Juvenile Osteology Research Workshop
(Bioarchaeology of Children)
Medieval Crisis Populations - Victims of Change
July 10 - August 6, 2022
Odorheiu Secuiesc, Transylvania, Romania
Our Juvenile Osteology Research Workshop is a more advanced continuation of the Adult Osteology Workshop. The aim of this workshop is to provide participants with an intensive review of juvenile osteology and an overview of the ways in which this kind of unique information is interpreted by bioarchaeologists. During the workshop, participants will have the chance to study the growth and development of the human skeleton across various juvenile age cohorts, ranging from pre-natal to pre-adult. Most importantly, participants will have the opportunity to gain hands on experience with the analysis of exceptionally well preserved juvenile skeletal remains.
The aim of this project is to evaluate to what extent and how the major political events of the 16th and 17th centuries have impacted physically local populations, especially the children. During the 2013 season of our Osteology Workshops we uncovered a very interesting and unique phenomenon: during the 17th century, the inside of some of the churches in the region of Odorheiu Secuiesc, in the heart of Transylvania (Romania), was dedicated to infant burials. Our initial study of the church in Teleac/Telekfakva showed one adult, 69 juveniles out of which 48 were of preterm or fetal age.
During the next stage of the project, started in 2014, we started to address how the health of the children in the various cohorts, ranging from preterm to preadult, varies in this period of crisis. The very good preservation of the medieval osteological material and the high quality of the recovery during excavation provides a unique opportunity for a very intensive hands-on experience while working with juvenile osteological remains. Knowledge, both theoretical and practical, of the human anatomy and morphology is highly recommended.
In addition to hands-on laboratory instruction, participants will also contribute to numerous seminar discussions and hear lectures on topics related to the bioarchaeology of children. The workshop comprises daily intensive lectures on infant anatomy and pathology, group discussions, laboratory work, bone restoration and analysis, leading to individual and group research projects and presentations as part of the Ninth International Osteology and Bioarchaeology Student Colloquium in Odorheiu Secuiesc. Topical areas to be included involve the following subject areas: an overview of the bioarchaeology of children, growth and development, weaning and dietary stress, juvenile trauma and pathology, and reconstruction and interpretation of infant mortality. Moreover, seminars and lectures will introduce how novel technological applications (i.e., histology, CT imaging) have been utilized by bioarchaeologists who study juvenile remains.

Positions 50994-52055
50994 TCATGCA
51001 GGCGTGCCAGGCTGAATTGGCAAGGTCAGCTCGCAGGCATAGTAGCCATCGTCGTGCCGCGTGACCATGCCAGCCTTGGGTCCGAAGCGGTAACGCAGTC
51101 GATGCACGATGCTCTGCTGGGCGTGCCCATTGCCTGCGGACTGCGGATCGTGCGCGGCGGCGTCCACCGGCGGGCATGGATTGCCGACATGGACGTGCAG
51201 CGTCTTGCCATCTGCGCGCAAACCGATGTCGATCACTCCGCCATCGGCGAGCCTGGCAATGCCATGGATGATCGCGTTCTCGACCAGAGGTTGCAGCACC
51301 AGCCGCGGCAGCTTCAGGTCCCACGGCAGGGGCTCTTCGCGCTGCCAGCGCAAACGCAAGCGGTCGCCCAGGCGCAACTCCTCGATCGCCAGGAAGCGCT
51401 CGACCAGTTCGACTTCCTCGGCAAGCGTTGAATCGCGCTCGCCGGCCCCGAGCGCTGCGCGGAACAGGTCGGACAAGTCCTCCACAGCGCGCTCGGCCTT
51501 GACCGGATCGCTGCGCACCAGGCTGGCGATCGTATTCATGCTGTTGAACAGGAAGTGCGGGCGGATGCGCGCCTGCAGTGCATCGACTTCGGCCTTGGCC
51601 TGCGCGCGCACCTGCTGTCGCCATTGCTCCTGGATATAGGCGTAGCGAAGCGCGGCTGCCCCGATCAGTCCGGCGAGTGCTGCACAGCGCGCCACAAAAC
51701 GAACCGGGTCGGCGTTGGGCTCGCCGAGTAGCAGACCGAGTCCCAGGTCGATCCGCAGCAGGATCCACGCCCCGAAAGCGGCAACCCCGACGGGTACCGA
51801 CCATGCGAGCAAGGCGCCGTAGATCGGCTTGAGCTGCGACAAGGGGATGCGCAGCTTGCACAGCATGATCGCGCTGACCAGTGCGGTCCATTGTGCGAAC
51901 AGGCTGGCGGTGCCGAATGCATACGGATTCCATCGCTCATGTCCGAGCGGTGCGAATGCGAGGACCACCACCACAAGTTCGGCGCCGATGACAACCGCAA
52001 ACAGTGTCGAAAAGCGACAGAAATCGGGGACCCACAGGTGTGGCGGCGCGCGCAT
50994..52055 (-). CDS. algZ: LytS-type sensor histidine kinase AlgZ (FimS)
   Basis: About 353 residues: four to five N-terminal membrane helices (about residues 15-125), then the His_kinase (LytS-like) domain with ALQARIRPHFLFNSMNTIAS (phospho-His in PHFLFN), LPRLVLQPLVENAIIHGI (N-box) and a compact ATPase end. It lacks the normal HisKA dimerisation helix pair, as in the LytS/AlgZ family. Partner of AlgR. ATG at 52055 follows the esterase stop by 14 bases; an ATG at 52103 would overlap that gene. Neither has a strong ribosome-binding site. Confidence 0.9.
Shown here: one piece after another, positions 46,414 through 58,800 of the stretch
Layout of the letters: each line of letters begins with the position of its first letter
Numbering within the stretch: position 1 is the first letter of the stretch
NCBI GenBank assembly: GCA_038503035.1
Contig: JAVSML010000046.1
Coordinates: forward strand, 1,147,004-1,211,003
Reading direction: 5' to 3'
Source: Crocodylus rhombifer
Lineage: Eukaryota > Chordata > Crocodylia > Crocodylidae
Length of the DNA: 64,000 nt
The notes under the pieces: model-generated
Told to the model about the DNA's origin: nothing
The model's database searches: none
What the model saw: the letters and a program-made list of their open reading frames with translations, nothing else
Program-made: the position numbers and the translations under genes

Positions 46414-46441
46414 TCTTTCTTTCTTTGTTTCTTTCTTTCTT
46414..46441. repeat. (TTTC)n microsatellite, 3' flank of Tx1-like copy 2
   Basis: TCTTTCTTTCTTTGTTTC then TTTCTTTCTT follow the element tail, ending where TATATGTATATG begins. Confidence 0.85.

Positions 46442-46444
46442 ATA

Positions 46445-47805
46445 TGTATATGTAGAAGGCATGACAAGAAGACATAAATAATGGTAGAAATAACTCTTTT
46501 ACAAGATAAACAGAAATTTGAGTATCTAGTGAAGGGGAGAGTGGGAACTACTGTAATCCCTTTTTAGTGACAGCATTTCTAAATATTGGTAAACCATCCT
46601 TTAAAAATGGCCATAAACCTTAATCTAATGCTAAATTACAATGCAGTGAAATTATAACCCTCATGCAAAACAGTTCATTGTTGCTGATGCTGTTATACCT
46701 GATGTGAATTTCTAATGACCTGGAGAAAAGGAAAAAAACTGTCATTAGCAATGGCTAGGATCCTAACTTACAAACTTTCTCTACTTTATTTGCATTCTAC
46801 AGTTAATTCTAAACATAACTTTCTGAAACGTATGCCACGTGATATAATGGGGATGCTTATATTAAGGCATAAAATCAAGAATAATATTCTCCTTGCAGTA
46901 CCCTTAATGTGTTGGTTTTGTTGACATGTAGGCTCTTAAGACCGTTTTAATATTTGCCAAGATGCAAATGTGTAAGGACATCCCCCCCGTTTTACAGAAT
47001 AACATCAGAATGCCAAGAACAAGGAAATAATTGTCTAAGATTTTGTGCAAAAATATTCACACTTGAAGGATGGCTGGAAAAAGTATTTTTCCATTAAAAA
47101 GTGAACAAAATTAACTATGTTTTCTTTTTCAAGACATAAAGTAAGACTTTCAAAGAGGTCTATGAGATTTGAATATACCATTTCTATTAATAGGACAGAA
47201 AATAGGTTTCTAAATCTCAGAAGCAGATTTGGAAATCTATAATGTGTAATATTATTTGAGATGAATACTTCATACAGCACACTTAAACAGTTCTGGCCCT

Students who wish to expand their skills and experience in the field can register for a 4 week session of the Medieval Cemetery Funerary Excavation, immediately preceding the Juvenile Osteology Workshop. Note that previous experience in human anatomy and osteology, such as our Adult Osteology Research Laboratory Workshop or equivalent, is recommended but not mandatory.
Location: Odorheiu Secuiesc, Harghita County, Transylvania, Romania
Dates: July 10 - August 6, 2022
Housing: housed in a beautifully renovated hotel, 2-3 participants per room, with private bathrooms
Meals: breakfast and dinner is served Mon-Fri at the hotel; traditional Romanian and Szekler cuisine; we can accommodate vegetarian diets
Cost: US$ 2595 (4 weeks mandatory) - fees do not include tuition
Fee includes: registration and lab fees, lectures, access to study collections, laboratory gear, housing and meals as described above.
Academic Credit (optional): 3 or 6 undergraduate (graduate - if applicable) credits can be earned through University of South Florida - additional USF tuition fees apply. See USF Program Brochure for more information. USF procedures and deadlines apply. Contact Dr. Jonathan Bethard at USF for more details.